ICBC Law

BC Injury Law and ICBC Claims Blog

Erik MagrakenThis Blog is authored by British Columbia ICBC injury claims lawyer Erik Magraken. Erik is a partner with the British Columbia personal injury law-firm MacIsaac & Company. He restricts his practice exclusively to plaintiff-only personal injury claims with a particular emphasis on ICBC injury claims involving orthopaedic injuries and complex soft tissue injuries. Please visit often for the latest developments in matters concerning BC personal injury claims and ICBC claims

Erik Magraken does not work for and is not affiliated in any way with the Insurance Corporation of British Columbia (ICBC). Please note that this blog is for information only and is not claim-specific legal advice.  Erik can only provide legal advice to clients. Please click here to arrange a free consultation.

Posts Tagged ‘chronic soft tissue injury’

$75,000 Non-Pecuniary Damages Assessment For Scapulo-Thoracic Junction Soft Tissue Injury

September 17th, 2010

Reasons for judgement were released today by the BC Supreme Court, Prince George Registry, assessing damages for a chronic and partially disabling soft tissue injury.

In today’s case (Knight v. Belton) the Plaintiff was injured in a 2008 rear-end collision.  The rear motorist admitted fault for the crash.  The Plaintiff suffered various injuries the most serious of which was a Grade 2 strain at her scapulo-thoracic junction.  Injuries at this level are notoriously difficult to treat.  While the Court heard competing evidence about whether the injury would recover Madam Justice Gray accepted that it would not and that the Plaintiff would likely experience chronic pain on a permanent basis as a result.

The Court awarded the Plaintiff damages at  just over $480,000 including $75,000 for the Plaintiff’s non-pecuniary damages.  In arriving at this figure Madam Justice Gray provided the following reasons:

[65]         Non-pecuniary damages are damages to recognize losses that have not required an outlay of money or have not involved losing payments. The purpose is to provide solace to Ms. Knight for such things as pain, suffering, disability, inconvenience, and loss of enjoyment of life. One purpose of such damages is to substitute other amenities for those Ms. Knight has lost, not to compensate her for loss of something with a monetary value. The award addresses losses both up to the trial date and which she will suffer in the future…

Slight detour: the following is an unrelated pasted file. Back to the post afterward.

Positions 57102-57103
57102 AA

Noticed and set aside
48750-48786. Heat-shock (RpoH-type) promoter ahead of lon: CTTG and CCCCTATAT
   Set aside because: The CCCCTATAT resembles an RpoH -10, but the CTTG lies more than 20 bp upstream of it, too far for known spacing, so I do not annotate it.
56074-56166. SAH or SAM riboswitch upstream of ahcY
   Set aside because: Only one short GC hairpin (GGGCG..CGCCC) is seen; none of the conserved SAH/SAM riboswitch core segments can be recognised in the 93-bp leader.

[67]         Ms. Knight was and is an engaging, enthusiastic, hard-working, and practical woman. She loves dental hygiene. She will not be able to practice it full time, and may have to give up clinical practice altogether.

[68]         Ms. Knight suffered several months of headaches, vertigo, and neck pain. She suffered significant right shoulder pain for about a year. She has on-going chronic mid-back pain and periodic right shoulder pain.

[69]         Ms. Knight is chronically in pain, and as a result, is not as energetic as she was before the accident. She is no longer able to enjoy rough physical play with her children. She is no longer able to enjoy outdoor activities that she previously enjoyed, like running, hiking, boating, skiing, and bicycling. She was unable to contribute as much as she wanted to building the family home. The accident has significantly diminished the quality of her life.

[70]         Ms. Knight referred to these cases: Cleeve v. Gregerson, 2007 BCSC 1112; Gray v. Fraser Health Authority, 2009 BCSC 269; Poirier v. Aubrey, 2010 BCCA 226, 4 B.C.L.R. (5th) 173; and Paller v. Paller , 2004 BCSC 997.

[71]         The defence referred to these cases: Rorison v. Dornan, [1993] B.C.J. No. 752 (S.C.); Letourneau v. Min, 2001 BCSC 1519; Amberiadis v. Groves, 2005 BCSC 1270; Sharpe v. Tidey, 2009 BCSC 948; Ragneborg v. Giesbrecht, 2009 BCSC 110; Sylte v. Rodriguez, 2010 BCSC 207; Henri v. Seo, 2009 BCSC 76; Brock v. King, 2009 BCSC 1179; Anderson v. Merritt (City), 2006 BCSC 90; and Larlee v. Shier, 2008 BCSC 1610.

[72]         I also considered Cathro v. Davis, 2008 BCSC 1645.

[73]         No two cases are alike. Ms. Knight is entitled to damages for pain and suffering in the amount of $75,000.


$86,967.02 Awarded for Chronic Soft Tissue Injuries and Anxiety

May 30th, 2008